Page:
Welcome to Class!
Greetings fair ladies and gentlemen! So good to see you all at long last!
We began with a brief overview of the structure and content of the class. What exactly will we be doing over the next 14 weeks? Students will be engaged in learning across three integrated areas:
The Feudal Life
Students learned that feudalism became the primary structure of society during the Middle Ages. It was a system that tended to give power to a few in command and limited those beneath them severely.
A basic pyramid type structure illustrates the king at the top, with nobles/lords, knights, and peasants/serfs beneath.
We discussed the term vassal (a person in a subservient position to another, granted land or the use of land in return for loyalty and protection) and fief (an estate of land, given on condition of feudal service and loyalty).
To illustrate the realities of life in feudal society, we played a simple game. Students were randomly assigned role cards (king, noble, knight, or peasant) and 10 candies each (representing crops from their harvest). We then imagined a typical scenario where each vassal would be required to give a certain portion of their crops to the individual above them - peasant to knight, knight to noble, and noble to king. The distribution of candies at the end of the simulation helped illustrate the inequities of the feudal system.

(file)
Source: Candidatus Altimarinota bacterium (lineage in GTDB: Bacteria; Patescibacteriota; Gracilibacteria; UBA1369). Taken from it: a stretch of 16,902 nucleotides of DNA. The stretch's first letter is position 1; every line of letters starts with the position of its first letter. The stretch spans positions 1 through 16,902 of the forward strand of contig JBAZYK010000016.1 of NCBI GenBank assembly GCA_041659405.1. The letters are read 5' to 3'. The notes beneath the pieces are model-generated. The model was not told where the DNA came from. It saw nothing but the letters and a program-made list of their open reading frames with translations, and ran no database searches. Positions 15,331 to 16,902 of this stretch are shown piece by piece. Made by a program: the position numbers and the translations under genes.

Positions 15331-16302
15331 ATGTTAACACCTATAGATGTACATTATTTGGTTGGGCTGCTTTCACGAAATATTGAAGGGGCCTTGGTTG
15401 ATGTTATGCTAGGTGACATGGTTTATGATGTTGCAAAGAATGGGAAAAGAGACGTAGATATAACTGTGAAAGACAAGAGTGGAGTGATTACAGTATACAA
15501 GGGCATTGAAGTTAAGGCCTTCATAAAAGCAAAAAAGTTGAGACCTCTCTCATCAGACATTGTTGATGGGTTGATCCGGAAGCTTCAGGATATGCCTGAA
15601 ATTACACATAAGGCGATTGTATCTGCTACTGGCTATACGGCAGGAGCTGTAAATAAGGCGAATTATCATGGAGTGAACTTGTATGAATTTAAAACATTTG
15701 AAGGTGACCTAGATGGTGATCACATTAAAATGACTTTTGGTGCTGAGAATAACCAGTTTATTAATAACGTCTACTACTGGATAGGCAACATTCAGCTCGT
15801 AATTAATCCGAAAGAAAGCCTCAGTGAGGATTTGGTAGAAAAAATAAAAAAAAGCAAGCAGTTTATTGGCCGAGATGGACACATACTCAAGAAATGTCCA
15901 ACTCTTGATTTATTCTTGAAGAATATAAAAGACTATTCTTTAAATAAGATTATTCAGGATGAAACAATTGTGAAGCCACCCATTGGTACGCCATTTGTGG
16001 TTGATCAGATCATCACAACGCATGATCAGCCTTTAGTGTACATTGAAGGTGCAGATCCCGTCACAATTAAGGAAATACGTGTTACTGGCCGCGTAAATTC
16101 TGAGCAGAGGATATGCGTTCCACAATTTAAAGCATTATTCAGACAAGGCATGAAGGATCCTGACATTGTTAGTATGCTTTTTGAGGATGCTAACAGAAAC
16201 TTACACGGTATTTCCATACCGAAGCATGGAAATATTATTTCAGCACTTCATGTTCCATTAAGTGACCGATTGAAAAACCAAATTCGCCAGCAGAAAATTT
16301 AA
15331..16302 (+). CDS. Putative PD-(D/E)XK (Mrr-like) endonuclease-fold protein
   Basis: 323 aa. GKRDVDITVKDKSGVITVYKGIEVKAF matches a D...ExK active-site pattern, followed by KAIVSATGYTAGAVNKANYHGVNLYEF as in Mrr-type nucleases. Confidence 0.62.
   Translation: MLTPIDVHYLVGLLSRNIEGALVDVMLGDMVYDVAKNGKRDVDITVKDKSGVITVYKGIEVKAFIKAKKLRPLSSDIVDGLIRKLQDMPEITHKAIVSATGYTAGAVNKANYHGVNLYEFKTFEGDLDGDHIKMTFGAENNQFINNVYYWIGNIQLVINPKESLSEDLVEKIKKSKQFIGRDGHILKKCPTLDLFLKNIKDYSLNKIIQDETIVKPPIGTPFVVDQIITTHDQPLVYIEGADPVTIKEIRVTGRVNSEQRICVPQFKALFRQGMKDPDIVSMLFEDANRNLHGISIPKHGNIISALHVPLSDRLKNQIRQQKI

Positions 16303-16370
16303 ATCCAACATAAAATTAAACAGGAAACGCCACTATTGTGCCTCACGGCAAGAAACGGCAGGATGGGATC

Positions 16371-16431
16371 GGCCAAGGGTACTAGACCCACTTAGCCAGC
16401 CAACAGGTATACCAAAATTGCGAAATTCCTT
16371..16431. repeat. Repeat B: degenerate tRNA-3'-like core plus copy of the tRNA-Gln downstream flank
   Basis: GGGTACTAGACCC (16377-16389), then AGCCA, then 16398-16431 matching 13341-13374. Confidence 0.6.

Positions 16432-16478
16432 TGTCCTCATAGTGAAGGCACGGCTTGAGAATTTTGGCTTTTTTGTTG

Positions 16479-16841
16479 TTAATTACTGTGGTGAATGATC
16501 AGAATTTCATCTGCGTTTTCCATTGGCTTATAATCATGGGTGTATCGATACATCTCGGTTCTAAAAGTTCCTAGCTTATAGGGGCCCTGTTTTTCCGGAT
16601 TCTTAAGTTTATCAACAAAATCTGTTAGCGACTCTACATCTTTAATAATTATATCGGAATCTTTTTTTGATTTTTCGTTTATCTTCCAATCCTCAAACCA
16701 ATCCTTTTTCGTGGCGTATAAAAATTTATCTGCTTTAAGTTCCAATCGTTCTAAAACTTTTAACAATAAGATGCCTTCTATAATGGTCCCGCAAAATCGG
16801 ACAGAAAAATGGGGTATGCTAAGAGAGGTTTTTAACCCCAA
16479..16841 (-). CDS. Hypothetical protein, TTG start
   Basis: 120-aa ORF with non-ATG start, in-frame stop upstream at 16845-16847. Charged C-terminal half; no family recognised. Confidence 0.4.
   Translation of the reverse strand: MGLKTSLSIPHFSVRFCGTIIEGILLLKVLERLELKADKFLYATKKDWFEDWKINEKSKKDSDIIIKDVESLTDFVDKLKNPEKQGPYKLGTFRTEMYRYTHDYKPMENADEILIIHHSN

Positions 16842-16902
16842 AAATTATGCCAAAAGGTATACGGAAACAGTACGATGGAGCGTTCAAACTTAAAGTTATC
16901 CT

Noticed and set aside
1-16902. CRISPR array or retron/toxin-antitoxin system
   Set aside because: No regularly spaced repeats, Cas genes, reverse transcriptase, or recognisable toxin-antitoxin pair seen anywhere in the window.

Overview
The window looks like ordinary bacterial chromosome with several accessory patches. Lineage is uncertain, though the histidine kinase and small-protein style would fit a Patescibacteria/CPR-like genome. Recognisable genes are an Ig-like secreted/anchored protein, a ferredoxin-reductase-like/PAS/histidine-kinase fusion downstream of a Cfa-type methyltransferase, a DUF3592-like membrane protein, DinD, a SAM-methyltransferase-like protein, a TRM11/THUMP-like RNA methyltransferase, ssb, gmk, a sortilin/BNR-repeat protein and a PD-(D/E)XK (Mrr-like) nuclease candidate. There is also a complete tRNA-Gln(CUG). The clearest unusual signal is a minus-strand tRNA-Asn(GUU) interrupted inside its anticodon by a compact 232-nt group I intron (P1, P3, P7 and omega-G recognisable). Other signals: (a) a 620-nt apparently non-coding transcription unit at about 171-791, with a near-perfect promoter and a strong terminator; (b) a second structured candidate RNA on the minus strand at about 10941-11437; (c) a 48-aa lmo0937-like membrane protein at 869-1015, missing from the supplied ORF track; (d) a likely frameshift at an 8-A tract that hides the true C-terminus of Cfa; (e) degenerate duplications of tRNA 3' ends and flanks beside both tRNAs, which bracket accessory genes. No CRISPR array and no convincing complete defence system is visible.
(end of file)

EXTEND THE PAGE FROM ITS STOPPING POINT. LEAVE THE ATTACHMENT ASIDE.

Barbary the Mudslinger
We read our first monologue together from Good Masters! Sweet Ladies! (Barbary the Mudslinger) and discussed the theme of the piece (adversity and regret). Students worked in pairs to answer questions about the author's use of language to convey the theme. We did not have time to fully discuss, so please continue to think about these questions at home - and re-read the monologue. Does this seem like a character you'd like to perform?
Students should keep in mind that although Good Master! Sweet Ladies! is not a lengthy book, the material it contains is very rich. This is not a book that is meant to be read quickly and put down, but rather read and re-read for deeper meaning and nuance. We will be spending time searching for the themes of each monologue, understanding the authors use of figurative language, and discovering for ourselves the emotion underlying each character - all of which will be necessary to truly bring these medieval personalities alive in our dramatic performances.
To prepare for class next week, students should: